Boosting the productivity of knowledge workers

In the latest McKinsey Quarterly, Eric Matson and Laurence Prusak have a brief article on Boosting the productivity of knowledge workers.  They highlight five key barriers that come out of their research on knowledge workers and their interactions.

Organizations around the world struggle to crack the code for improving the effectiveness of managers, salespeople, scientists, and others whose jobs consist primarily of interactions—with other employees, customers, and suppliers—and complex decision making based on knowledge and judgment.1 The stakes are high: raising the productivity of these workers, who constitute a large and growing share of the workforce in developed economies, represents a major opportunity for companies, as well as for countries with low birthrates that hope to maintain GDP growth.

Their key thesis is that since knowledge workers spend half their time interacting with others, anything that gets in the way of effective interactions would be a barrier to productivity.  They highlight five common barriers that they have discovered in their research, and they describe one or two examples of what companies have done to overcome these barriers.  I also like the extensive comments on the article (60+) that agree / disagree; suggest additional barriers; etc. 

Jersey Barrier & GuardrailThe barriers:

  1. Physical.  Barriers of distance that merely keep people from being able to easily work together.
  2. Technical.  Missing or ineffective tools (for collaboration) - more pronounced when people are physically separated.
  3. Social or Cultural.  This is one of the areas that is underappreciated in its importance.  If the culture does not value the interactions (speaking up, asking questions, talking to one another) then it won't happen, no matter how much you talk about it.  (That said, John Kotter talks about culture as the last step of a change process that reinforces the right behaviors all the way through.)
  4. Contextual. These are barriers that are created by lack of understanding one another due to discipline or role within the organization.
  5. Temporal.  This is a funny one - not enough time to have effective interactions.  But what happens when the interactions are faulty or missing?  Everything takes longer, so you don't have time the next time around.  Vicious cycle ensues.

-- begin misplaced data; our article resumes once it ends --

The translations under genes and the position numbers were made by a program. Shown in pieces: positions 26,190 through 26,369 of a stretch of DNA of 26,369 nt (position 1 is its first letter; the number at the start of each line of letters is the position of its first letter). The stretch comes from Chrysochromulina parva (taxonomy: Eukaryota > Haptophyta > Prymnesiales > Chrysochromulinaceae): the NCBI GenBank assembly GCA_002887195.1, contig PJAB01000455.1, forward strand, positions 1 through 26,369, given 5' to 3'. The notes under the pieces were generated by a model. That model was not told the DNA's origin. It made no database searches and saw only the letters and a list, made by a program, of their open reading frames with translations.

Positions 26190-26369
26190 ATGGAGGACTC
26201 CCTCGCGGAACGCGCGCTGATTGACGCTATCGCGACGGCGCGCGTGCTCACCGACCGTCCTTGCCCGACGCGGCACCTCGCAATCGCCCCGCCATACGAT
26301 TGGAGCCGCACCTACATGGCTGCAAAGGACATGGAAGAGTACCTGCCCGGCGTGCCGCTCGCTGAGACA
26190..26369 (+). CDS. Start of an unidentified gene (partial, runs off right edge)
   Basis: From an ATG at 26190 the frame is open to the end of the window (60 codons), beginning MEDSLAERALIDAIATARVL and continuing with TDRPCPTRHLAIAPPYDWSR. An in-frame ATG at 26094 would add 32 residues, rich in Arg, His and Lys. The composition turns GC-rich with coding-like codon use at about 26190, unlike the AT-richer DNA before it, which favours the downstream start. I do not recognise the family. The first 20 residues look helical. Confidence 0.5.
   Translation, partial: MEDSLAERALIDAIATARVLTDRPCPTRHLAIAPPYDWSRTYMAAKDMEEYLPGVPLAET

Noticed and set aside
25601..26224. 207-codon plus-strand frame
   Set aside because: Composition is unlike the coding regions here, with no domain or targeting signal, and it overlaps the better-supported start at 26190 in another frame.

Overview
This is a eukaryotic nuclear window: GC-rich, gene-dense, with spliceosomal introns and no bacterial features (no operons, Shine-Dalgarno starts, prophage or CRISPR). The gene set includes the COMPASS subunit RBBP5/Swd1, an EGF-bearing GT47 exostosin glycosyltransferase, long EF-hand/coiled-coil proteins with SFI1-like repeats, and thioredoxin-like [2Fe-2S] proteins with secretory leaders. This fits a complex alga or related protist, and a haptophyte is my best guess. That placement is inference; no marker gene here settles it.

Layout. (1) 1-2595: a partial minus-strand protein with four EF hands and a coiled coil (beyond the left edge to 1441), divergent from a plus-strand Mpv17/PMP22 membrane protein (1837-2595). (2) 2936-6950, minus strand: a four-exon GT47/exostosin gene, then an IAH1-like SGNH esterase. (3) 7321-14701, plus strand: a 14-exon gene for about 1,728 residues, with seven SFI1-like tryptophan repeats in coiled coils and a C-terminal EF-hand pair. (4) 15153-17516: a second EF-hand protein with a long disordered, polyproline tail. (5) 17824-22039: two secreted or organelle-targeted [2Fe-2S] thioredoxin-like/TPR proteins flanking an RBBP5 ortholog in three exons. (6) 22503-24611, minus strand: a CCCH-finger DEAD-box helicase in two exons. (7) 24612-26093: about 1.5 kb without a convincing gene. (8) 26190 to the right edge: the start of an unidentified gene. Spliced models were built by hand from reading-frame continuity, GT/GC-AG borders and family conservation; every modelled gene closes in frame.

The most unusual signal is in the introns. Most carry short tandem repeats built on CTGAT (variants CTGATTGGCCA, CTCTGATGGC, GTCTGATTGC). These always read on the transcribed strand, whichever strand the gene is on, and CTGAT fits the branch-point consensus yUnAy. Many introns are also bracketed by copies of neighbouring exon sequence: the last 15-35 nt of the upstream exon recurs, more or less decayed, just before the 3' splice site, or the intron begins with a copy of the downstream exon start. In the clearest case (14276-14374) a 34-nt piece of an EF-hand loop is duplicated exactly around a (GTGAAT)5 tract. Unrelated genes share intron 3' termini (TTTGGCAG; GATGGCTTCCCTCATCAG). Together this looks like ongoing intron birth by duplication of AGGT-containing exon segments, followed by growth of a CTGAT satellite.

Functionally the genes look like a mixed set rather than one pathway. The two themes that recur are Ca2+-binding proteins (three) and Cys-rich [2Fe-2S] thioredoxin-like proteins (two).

I'm not where where this research is going next, but one of the thoughts I have is around the definition of "productivity" in this context.  At some level, all of these interactions (50% of their time!) have to be associated with projects that are active in the business.  One of the things I see in project management - and that I've mentioned here - is that there is just too much going on: there are too many projects.  As a result, everyone involved is overwhelmed with work, and no one is able to describe true priorities in terms of bringing projects to completion or to Kill decision points.  Throw all these barriers (plus some others) together with this project system, and it is no wonder that knowledge workers are struggling to improve their productivity. 

I hope the further research of Matson and Prusak delves into more of the root causes of the productivity jam.  I think the barriers to interaction are a symptom of the deeper problems.

Thanks Craig Roth and the KM Experts group on LinkedIn for pointing to the article.

[Photo: "Jersey Barrier & Guardrail" by Brick Artisan]

1 Comment(s)

Bill Bennett Author Profile Page said:

Your point about there being "too much going on" is right on the money.

By its nature, knowledge work is often complex, as you say it can get overwhelming inside companies and organisations. I think this explains why consultants and outside contractors are often so effective - there are usually strict lines around their responsibilities and involvement. What's more, because they often charge on a time-basis, people paying consultants are very focused on using them effectively.

I suggest if company managers viewed direct reports as 'paid by the hour' consultants, they'd structure things more effectively.

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